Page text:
Matthew Griffin, described as “The Adviser behind the Advisers” and a “Young Kurzweil,” is the founder and CEO of the 311 Institute, a global futures and deep futures consultancy working between the dates of 2020 to 2070, and is an award winning futurist, and author of “Codex of the Future.” Regularly featured in the global media, including AP, BBC, CNBC, Discovery, RT, and Viacom, Matthew’s ability to identify, track, and explain the impacts of hundreds of revolutionary emerging technologies on global culture, industry and society, is unparalleled. Recognised for the past six years as one of the world’s foremost futurists, innovation and strategy experts Matthew is an international speaker who helps governments, investors, multi-nationals and regulators around the world envision, build and lead an inclusive, sustainable future. A rare talent Matthew’s recent work includes mentoring Lunar XPrize teams, re-envisioning global education and training with the G20, and helping the world’s largest organisations envision and ideate the future of their products and services, industries, and countries. Matthew's clients include three Prime Ministers and several governments, including the G7, Accenture, Bain & Co, BCG, BOA, Blackrock, Bentley, Credit Suisse, Dell EMC, Dentons, Deloitte, Du Pont, E&Y, GEMS, HPE, Huawei, JPMorgan Chase, KPMG, McKinsey, PWC, Qualcomm, SAP, Samsung, Sopra Steria, UBS, and many more.
WHY THIS MATTERS IN BRIEF
If humanity is to reach for the stars then space exploration needs to become easier and more affordable and this is a big step to achieving those goals.
Elon Musk this week announced that SpaceX is almost ready to launch its most daring rocket yet, the huge and powerful Falcon Heavy, and the he released photos of the world’s largest rocket sitting, waiting, for its first space outing, which should be later this month, weather permitting, on launch pad 39A at Cape Canaveral.
With three Falcon 9 rockets strapped together, the Falcon Heavy, which late last year Musk hinted would not just take off, but also land and be re-used again like its smaller cousins which have managed the feat time and time again over the past few years, boasts a total of 27 engines and is capable of carrying 54 metric tons of cargo into orbit making it the most powerful rocket in the world.
“With more than 5 million pounds of thrust at lift off, equal to approximately eighteen 747 aircraft at full power, the Falcon Heavy will be the most powerful operational rocket in the world by a factor of two,” said Musk.
This unprecedented power comes from having the three rockets strapped together. The two side rockets will be used as boosters, with the third and main rocket giving the payload its last kick into orbit, but the first Falcon Heavy won’t be taking any usual payload on its first lift-off. Instead of a test chunk of metal it will carry Musk’s first ever Tesla Roadster.
“Payload will be my midnight cherry Tesla Roadster playing Space Oddity,” Musk said on Twitter in early December, “destination is Mars orbit. Will be in deep space for a billion years or so if it doesn’t blow up on ascent.”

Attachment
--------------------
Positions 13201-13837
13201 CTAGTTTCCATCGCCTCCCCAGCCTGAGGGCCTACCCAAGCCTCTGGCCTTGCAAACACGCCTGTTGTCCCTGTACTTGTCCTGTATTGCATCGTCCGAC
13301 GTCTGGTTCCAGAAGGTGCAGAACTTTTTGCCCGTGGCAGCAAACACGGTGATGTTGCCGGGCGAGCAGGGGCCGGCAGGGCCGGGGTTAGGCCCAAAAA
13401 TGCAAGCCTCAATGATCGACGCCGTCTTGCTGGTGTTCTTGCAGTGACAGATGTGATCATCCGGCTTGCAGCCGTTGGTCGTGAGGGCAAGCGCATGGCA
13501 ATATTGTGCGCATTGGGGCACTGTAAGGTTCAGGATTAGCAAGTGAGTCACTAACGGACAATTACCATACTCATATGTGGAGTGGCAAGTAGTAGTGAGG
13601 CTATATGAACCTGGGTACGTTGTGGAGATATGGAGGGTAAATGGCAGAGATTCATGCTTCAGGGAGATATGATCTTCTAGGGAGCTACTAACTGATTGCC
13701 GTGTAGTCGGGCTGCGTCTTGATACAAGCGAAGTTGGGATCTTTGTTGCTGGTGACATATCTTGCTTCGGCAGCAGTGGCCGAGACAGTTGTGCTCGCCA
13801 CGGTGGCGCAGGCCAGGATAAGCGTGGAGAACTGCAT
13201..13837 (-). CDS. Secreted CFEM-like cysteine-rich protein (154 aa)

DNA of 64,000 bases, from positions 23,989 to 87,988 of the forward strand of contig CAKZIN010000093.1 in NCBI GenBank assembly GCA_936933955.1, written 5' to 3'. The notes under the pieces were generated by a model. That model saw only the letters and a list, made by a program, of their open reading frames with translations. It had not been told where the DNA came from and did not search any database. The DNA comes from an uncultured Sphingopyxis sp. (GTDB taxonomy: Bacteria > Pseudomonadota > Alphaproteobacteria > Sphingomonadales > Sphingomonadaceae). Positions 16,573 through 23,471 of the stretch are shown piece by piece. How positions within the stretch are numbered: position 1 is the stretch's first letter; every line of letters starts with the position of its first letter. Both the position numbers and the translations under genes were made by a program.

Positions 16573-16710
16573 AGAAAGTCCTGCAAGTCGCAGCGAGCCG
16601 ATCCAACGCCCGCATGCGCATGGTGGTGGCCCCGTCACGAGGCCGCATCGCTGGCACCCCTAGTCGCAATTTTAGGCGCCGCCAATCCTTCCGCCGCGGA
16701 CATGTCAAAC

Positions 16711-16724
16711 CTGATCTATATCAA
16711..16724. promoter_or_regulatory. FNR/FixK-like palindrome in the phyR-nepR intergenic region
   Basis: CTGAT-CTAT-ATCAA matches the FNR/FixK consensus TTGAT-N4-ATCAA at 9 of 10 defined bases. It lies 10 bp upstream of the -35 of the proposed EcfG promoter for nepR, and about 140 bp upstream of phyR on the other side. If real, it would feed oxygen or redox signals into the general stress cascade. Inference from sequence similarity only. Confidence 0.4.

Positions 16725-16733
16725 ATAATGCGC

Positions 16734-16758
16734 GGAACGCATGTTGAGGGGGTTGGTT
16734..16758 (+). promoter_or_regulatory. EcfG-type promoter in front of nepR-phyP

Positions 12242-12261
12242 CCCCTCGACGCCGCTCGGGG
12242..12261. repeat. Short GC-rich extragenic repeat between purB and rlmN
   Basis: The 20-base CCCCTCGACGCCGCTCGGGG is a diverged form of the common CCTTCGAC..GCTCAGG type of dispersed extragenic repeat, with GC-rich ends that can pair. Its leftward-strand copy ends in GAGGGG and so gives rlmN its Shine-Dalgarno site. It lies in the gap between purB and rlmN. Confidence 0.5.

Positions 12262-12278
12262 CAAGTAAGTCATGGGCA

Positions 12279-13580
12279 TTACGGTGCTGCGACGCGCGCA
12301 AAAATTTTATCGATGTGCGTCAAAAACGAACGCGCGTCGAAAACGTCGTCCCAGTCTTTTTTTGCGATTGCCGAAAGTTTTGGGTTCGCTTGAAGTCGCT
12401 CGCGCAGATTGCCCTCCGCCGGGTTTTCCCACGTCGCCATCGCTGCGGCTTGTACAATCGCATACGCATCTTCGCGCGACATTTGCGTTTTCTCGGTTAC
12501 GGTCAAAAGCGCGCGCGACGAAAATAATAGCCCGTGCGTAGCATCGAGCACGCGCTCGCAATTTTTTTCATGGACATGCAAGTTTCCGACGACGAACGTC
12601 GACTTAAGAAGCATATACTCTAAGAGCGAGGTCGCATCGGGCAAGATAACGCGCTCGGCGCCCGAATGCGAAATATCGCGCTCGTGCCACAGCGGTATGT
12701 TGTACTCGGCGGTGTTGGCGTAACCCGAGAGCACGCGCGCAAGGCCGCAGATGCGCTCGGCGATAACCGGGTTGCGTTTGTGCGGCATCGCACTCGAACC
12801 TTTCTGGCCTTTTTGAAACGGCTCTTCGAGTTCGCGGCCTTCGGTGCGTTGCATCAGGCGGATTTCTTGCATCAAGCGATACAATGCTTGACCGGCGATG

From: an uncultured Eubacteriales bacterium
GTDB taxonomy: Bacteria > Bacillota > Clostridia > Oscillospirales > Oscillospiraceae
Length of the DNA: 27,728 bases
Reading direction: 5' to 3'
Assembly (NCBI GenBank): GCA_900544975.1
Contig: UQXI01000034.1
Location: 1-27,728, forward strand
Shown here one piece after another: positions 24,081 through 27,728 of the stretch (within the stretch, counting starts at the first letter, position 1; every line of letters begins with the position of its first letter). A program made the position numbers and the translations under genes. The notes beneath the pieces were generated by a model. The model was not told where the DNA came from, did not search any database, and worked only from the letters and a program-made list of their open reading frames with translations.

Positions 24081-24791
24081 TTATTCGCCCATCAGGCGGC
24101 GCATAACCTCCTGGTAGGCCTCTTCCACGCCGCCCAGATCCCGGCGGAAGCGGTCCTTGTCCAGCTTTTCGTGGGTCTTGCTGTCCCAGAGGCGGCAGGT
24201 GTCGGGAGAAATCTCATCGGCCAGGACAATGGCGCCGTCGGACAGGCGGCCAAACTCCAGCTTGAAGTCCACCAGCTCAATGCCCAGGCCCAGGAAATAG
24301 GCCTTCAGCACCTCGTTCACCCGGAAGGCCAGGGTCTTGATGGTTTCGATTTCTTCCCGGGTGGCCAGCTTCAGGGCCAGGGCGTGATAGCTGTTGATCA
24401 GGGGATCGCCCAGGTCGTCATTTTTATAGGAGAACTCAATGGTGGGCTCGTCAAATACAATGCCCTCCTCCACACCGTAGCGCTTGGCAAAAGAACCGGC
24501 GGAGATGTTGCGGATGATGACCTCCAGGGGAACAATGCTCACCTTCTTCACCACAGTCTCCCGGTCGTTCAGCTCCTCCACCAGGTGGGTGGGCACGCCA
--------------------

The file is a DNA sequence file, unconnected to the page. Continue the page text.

Part of what sets the Falcon Heavy apart from other rockets is what SpaceX is all about – reusability. The three Falcon 9 rockets will attempt to be landed, two will land on the base and one on SpaceX’s drone ship, out at sea. Two out of the three have already launched payloads into orbit around Earth and been landed by SpaceX.
This reusability is what makes SpaceX operations so cheap compared to its rivals. For example the Delta IV Heavy, designed by the Boeing and Lockheed Martin joint venture, United Launch Alliance (ULA), is the next biggest rocket, and it can lift half the payload compared to the Falcon Heavy but costs three times as much.
SpaceX isn’t the only private company hoping to take people far beyond low Earth orbit though, but it’s likely it will be the first. NASA has its Space Launch System, the ULA has its Vulcan and Amazon chief Jeff Bezos’s space start-up, Blue Origin, has its New Glenn ship that’s expected to launch later this year.
As with any development though, particularly in space exploration, there’s a lot that could go wrong with the launch and the three subsequent attempted landings, and it wouldn’t be the first time SpaceX has encountered a problem, multiple Falcon 9’s have exploded during years of testing.
For instance, in June 2015 a Falcon rocket exploded during an attempt to resupply the International Space Station (ISS). The Falcon 9 was incinerated along with all its cargo on 28 June just over two minutes after take-off from Cape Canaveral. The explosion destroyed an unmanned Dragon capsule heading for ISS, and cast doubt on SpaceX’s ambitions to send astronauts to space on NASA’s behalf.
Since then, SpaceX has drastically improved the reliability of its Falcon 9 rockets, and since December 2015 the company has landed 20, 14 in the past year alone. But with the Falcon Heavy, there are more parts to go wrong.
“With the simultaneous ignition of 27 orbital class engines, there’s a lot that can go wrong,” Musk warned at a space research conference last summer, “it’s one of those things that’s really difficult to test on the ground.”
It is a risk, but if it pays off it could be the breakthrough needed to make space exploration, and the eventual colonisation of Mars, affordable, and whatever happens the launch is going to be awesome.